Cancer-free after immunotherapy treatment: Treating advanced colon cancer – targeting KRAS gene mutation by tumor-infiltrating lymphocytes (TILs) and Killer T-cells (NK)
Reporter: Aviva Lev-Ari, PhD, RN
By DENISE GRADY DEC. 7, 2016
The research involves cancer-fighting immune cells called tumor-infiltrating lymphocytes, or TILs. These are white blood cells that swarm around tumors, a sign that the immune system is trying to attack the cancer. Dr. Rosenberg has been studying TILs for decades, with the goal of enhancing their ability to fight the disease and using them as a treatment.
An attempt to treat another patient with tumors much like Ms. Ryan’s did not work, almost certainly because the researchers could not produce enough highly targeted TILs, Dr. Rosenberg said.
So far, the cells have worked best against advanced melanoma, a deadly form of skin cancer. By extracting TILs from tumors, multiplying them in the lab and then returning them to the patient, Dr. Rosenberg’s team has produced long remissions in 20 to 25 percent of patients with that disease.
In March 2015, she got in. Whether the screen shots were a deciding factor is not clear. Dr. Rosenberg said the team had been watching her progress and brought her in as soon as they identified operable tumors.
A month later, the researchers performed surgery, removing several lung tumors to search for TILs.
Ms. Ryan’s tissue turned out to be a medical gold mine. She had a KRAS mutation and her TILs included killer T-cells that locked onto the mutation like guided missiles.
Her T-cells were able to recognize the mutation because she has an uncommon tissue type, which is a genetically determined trait. As a result, she carries a certain protein on the surface of her cells that plays an essential role in displaying the KRAS mutation so that cancer-killing cells can find it and attack.
Best of all, from a scientific standpoint, was that Ms. Ryan’s KRAS mutation is shared by many other patients with colon and pancreatic cancers. Those who share her tissue type may also be good candidates for treatment with TILs.
Researchers say they now have a blueprint that may enable them to develop cell treatments for other patients as well. The killer T-cells have surface molecules called receptors that lock onto mutated cells, and it may be possible to genetically engineer patients’ T-cells to give them those receptors and their cancer-targeting ability.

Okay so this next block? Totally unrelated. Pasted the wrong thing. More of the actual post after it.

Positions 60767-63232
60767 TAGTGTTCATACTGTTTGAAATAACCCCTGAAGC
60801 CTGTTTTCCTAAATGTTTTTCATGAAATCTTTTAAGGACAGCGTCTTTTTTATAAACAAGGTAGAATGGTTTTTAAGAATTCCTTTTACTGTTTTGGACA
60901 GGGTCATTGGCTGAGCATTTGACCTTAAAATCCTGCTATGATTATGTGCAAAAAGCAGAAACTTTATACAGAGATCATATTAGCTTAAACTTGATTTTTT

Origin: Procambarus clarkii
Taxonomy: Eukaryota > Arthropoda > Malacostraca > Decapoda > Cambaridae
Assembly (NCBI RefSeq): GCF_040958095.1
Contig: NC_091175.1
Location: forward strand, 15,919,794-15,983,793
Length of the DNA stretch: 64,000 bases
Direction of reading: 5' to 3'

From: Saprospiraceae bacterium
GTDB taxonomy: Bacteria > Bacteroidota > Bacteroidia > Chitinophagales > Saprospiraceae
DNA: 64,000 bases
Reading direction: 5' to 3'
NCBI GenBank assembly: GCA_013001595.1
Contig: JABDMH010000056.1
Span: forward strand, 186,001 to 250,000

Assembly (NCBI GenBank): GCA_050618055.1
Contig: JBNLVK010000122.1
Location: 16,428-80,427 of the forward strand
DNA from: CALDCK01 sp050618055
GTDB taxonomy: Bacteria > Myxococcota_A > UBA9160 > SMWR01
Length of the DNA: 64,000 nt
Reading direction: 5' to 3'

T-Cell Transfer Therapy Targeting Mutant KRAS in Cancer
Eric Tran, Ph.D., Paul F. Robbins, Ph.D., Yong-Chen Lu, Ph.D., Todd D. Prickett, Ph.D., Jared J. Gartner, M.Sc., Li Jia, M.Sc., Anna Pasetto, Ph.D., Zhili Zheng, Ph.D., Satyajit Ray, Ph.D., Eric M. Groh, M.D., Isaac R. Kriley, M.D., and Steven A. Rosenberg, M.D., Ph.D.
N Engl J Med 2016; 375:2255-2262 December 8, 2016 DOI: 10.1056/NEJMoa1609279
We identified a polyclonal CD8+ T-cell response against mutant KRAS G12D in tumor-infiltrating lymphocytes obtained from a patient with metastatic colorectal cancer. We observed objective regression of all seven lung metastases after the infusion of approximately 1.11×1011 HLA-C*08:02–restricted tumor-infiltrating lymphocytes that were composed of four different T-cell clonotypes that specifically targeted KRAS G12D. However, one of these lesions had progressed on evaluation 9 months after therapy. The lesion was resected and found to have lost the chromosome 6 haplotype encoding the HLA-C*08:02 class I major histocompatibility complex (MHC) molecule. The loss of expression of this molecule provided a direct mechanism of tumor immune evasion. Thus, the infusion of CD8+ cells targeting mutant KRAS mediated effective antitumor immunotherapy against a cancer that expressed mutant KRAS G12D and HLA-C*08:02.
12/07/2016 04:00 PM EST
Researchers identified a method for targeting the cancer-causing protein produced by a mutant form of the KRAS gene.
This article has no abstract; the first 100 words appear below.
Metastatic gastrointestinal cancers that express products of mutant KRAS genes have one of the most dismal outcomes of all solid tumors and present an unsolved problem in cancer medicine. An activating point mutation in one of genes encoding Ras was the first somatic point mutation identified in a human cancer, and its discovery established the role of somatic mutations as the common driver of oncogenesis.1,2 The presence of a T-cell immune infiltrate in surgical specimens at the time of diagnosis is more prognostic of survival than anatomic Dukes staging,3 which suggests that natural immune surveillance can have a powerful . . .